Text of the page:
BMR: How do you approach teaching?
NSZ: Teaching is about creating community in the classroom, many times for people who would never have had that experience otherwise. I spend a lot of time creating activities that are trying to get students to open themselves up to texts, to make personal connections, and to feel comfortable sharing those connections.
BMR: Are there any specific texts, books, or writers you like to use when teaching and building a sense of community?
NSZ: Well, I think it’s difficult to build community in the classroom only off texts because we all learn so differently, so I try to incorporate music, visual art, sculpture, etc. But I do still use texts as the backbone of whatever class I’m teaching. Some of my favorites are J. Michael Martinez, Benjamin Alire Sáenz, Alberto Ríos, Claudia Rankine, Toni Morrison, Jean Rhys, bell hooks, and Achille Mbembe.
BMR: Who are your current influences? What are you working on now, and how does it differ from how/when you worked on The Verging Cities? Have the issues/themes changed?
I’m currently interested in violence, depictions of violence, and the way that we commodify violence. More specifically, I’m exploring the use of drones, code, and military technology on the border. I'm seeing that technology is a subject that's very hard to avoid these days and it is making inroads into my work almost by default. My best friend is a consultant for Kubernetes deployment, which is a world so completely alien to me. Yet when we discuss what she does, which involves the containerized deployment of software in the cloud, I am listening and seeing possibilities in my ignorance. It's like discovering that the most important aspects of the tools of your trade are using magic that you can't understand yet the need to respect and validate it is irrepressible. Kubernetes is not a word I ever use, yet it will eventually show up in my work, no doubt, even if I can't say exactly what form that will take. My approach to this collection is similar to my first book in that I seem to be very obsessed with this project at the moment, and I’m writing from that point of obsession. However, I don’t have the luxury of time like I did during The Verging Cities. I have to schedule time to sit at my desk and write.
BMR: Will your new book return to El Paso and Juarez?
NSZ: I think so, but under a different lens. I’m very interested in border security technologies, drones, and thano-politics. Currently I’m working on a series that will probably be a part of my next book that deals with the intersection of these subjects in El Paso-Cd. Juárez.
BMR: Do you like Roberto Bolaño’s fictionalized version of Juárez? Do you like his writing?
NSZ: How can you not love Bolaño? The Savage Detectives changed my whole way of viewing my vocation as a poet. However, it is important to understand that in Bolaño’s 2666, though he created an amazing fictionalized version of Juárez that offered important commentary on femicide and machismo, it was still written by a person who had spent little to no time in Juárez. Bolaño created a great metaphorical Juárez, but I’m interested in the ways where that sometimes fails us, where in the process of making the border metaphor we lose the reality of the border.
BMR: Finally, what are your thoughts about the Best American Poetry scandal?
NSZ: Appropriation is a gross and violent injustice. If you want to really make a change, don’t just talk about what a terrible thing this Best American Poetry scandal is. Instead, read actual Asian poets now. Support their voices, their experiences, their art.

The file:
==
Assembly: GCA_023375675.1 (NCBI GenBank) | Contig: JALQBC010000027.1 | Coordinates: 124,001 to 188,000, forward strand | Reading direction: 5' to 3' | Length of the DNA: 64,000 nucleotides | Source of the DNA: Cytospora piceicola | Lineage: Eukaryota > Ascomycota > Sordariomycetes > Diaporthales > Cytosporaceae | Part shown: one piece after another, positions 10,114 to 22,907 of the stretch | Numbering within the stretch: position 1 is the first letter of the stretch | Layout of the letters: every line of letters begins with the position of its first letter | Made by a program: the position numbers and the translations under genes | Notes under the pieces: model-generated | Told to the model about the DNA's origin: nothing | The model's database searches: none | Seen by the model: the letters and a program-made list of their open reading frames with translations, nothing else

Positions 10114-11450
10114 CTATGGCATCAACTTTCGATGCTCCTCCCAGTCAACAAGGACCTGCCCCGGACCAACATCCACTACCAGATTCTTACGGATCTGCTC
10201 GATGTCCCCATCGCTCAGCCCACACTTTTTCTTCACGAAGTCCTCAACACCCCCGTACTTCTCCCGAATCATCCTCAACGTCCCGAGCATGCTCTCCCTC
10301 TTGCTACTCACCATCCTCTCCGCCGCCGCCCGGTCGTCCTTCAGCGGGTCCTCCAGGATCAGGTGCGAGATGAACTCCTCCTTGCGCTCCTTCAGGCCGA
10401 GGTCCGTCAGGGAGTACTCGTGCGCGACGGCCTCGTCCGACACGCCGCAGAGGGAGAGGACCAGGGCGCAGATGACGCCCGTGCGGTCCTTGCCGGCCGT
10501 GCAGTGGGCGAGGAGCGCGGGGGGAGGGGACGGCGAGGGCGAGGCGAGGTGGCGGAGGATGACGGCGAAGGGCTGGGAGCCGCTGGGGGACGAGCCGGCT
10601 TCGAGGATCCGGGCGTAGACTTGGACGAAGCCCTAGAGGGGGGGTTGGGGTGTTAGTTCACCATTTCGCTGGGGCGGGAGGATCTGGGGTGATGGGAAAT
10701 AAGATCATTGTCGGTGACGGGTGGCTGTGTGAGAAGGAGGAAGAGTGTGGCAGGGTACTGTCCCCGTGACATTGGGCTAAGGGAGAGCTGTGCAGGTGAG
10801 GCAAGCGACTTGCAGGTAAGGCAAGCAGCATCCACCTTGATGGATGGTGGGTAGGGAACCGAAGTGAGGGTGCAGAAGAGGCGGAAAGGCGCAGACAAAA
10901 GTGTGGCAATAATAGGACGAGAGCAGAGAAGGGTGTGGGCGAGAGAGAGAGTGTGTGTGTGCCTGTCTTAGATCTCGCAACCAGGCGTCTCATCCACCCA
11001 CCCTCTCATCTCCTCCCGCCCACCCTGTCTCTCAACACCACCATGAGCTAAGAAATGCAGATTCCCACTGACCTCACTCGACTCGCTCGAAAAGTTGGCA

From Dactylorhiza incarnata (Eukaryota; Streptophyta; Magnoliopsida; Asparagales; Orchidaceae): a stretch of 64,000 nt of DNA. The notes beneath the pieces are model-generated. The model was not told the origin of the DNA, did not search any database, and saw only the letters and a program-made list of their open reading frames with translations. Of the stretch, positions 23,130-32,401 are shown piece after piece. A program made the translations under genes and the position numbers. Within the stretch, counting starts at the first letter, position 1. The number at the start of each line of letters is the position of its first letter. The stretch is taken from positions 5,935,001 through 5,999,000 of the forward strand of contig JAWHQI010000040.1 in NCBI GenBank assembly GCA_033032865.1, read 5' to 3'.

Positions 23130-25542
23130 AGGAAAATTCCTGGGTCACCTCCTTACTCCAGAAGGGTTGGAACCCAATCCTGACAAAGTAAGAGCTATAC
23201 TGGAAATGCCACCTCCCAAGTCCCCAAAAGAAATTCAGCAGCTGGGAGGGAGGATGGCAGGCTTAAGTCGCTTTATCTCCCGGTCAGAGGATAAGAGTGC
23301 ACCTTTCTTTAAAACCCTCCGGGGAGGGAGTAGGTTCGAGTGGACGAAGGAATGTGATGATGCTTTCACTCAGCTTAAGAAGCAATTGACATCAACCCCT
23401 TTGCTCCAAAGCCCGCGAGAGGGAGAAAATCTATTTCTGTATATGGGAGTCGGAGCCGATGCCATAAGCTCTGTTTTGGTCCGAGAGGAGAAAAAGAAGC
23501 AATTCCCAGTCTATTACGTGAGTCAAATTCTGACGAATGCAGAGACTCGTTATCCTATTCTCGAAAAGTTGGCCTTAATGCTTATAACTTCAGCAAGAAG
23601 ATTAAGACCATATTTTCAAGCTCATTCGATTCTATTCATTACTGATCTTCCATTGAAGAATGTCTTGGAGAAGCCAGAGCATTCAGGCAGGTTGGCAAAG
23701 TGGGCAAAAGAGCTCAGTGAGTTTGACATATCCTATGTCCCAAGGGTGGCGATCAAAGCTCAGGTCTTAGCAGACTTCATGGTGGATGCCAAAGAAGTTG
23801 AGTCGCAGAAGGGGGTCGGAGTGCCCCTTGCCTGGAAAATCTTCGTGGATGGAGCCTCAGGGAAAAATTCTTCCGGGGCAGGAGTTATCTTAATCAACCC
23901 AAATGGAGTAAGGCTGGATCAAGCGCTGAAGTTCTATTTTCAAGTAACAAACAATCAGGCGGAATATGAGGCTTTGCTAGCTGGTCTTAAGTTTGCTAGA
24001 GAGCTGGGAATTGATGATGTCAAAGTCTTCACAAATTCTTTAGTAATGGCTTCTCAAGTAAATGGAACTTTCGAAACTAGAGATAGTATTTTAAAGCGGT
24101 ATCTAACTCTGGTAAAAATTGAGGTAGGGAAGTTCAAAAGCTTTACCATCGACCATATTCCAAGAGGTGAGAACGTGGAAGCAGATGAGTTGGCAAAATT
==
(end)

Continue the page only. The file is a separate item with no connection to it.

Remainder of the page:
Last month, Scenters-Zapico was a finalist for the Newfound Journal’s Anzaldúa Poetry Prize for her chapbook, Lessons in Machismo.
Undoubtedly, one of the best collections of 2015, The Verging Cities.
Utah Public Radio
— “Access Utah” July 2015.
“The Emerging Voice of The Verging Cities”
—The Alibi: Arts Feature, June 2015.
Words on a Wire
—Interview with Daniel Chacón and Tim Z. Hernández, KTEP, June 2015.
Take Down The Clouds
—The Volta, June 2015.
Interview With Scenters-Zapico
—As/Us, Interview with Casandra Lopez.
“As a poet, I’m interested in what art can be created from the anxieties of being from such a place. What can we create from these experiences? I’m a poet, not a rhetorician—it’s not my place to tell you as a reader how best to interpret the world. I want to write about the things that keep me longing and the things that keep me up at night.”
Having read some of your work in workshop I was delighted to read your full manuscript. Can you describe what your manuscript is about. I am particularly interested in hearing about the “twin” element that is prevalent in many of your poems and how place functions in your work.
On a literal level this manuscript is about where I am from, the sister cities of El Paso, Texas and Ciudad Juárez, México. It stems from a place of longing for where I am from, both what it is and what it used to be. They are poems about immigration, language, pollution, brutality against women and men, war, love, marriage, weddings, and the hybrid sense of these things that exists in these two cities. The metaphor of the cities being twins runs throughout the manuscript. El Paso and Cd. Juárez were one city, El Paso del Norte, that was then divided by the river into the U.S. and México leaving them forever in a state of longing for each other. In the manuscript, this longing manifests itself in a variety of ways and I became interested in how twins can feel a connection that is beyond that of regular siblings. I also liked that I could write about a relationship between a set of twins and only hint that they might be cities.